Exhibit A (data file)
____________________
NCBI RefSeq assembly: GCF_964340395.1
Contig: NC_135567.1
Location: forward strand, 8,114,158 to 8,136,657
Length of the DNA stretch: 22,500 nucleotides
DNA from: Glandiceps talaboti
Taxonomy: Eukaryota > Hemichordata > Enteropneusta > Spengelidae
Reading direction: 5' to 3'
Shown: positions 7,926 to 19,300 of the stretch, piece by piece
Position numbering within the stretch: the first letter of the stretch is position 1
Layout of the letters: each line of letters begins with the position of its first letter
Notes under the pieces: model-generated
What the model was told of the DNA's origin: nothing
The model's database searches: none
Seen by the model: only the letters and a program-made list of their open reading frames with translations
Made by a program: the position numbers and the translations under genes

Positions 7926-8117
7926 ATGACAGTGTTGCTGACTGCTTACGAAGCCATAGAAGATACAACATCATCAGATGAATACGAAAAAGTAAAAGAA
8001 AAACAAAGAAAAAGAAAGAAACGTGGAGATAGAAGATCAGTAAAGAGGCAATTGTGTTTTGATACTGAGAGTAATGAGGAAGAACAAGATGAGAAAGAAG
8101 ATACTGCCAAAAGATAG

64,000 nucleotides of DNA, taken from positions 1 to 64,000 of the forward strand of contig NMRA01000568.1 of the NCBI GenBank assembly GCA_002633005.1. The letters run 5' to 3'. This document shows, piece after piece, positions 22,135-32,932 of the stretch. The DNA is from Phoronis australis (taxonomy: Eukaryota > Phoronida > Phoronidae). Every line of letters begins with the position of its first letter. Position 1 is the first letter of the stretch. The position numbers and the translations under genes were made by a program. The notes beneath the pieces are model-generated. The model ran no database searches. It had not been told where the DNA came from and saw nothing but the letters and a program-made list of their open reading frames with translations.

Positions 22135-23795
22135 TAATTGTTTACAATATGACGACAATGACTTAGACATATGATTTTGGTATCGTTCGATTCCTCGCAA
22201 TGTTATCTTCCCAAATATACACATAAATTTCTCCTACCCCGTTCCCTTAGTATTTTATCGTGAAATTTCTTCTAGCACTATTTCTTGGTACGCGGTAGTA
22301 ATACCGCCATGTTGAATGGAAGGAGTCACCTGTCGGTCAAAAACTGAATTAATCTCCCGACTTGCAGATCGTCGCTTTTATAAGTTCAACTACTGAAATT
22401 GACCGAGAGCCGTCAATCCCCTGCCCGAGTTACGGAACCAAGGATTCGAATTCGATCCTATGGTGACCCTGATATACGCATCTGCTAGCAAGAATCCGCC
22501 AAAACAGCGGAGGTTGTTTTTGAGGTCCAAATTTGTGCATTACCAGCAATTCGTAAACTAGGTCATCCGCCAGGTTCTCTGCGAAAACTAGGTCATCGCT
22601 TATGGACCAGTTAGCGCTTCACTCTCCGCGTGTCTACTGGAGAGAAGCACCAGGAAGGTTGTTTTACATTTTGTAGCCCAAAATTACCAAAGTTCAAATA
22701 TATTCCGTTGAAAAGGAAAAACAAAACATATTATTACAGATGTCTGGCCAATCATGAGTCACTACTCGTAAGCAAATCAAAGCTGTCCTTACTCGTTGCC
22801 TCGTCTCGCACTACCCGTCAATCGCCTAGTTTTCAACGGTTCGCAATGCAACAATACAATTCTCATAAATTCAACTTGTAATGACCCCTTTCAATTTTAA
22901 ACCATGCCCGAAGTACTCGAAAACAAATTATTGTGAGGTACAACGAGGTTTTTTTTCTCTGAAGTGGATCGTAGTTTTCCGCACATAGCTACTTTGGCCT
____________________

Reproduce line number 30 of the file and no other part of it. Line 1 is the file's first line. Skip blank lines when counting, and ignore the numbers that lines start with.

22901 ACCATGCCCGAAGTACTCGAAAACAAATTATTGTGAGGTACAACGAGGTTTTTTTTCTCTGAAGTGGATCGTAGTTTTCCGCACATAGCTACTTTGGCCT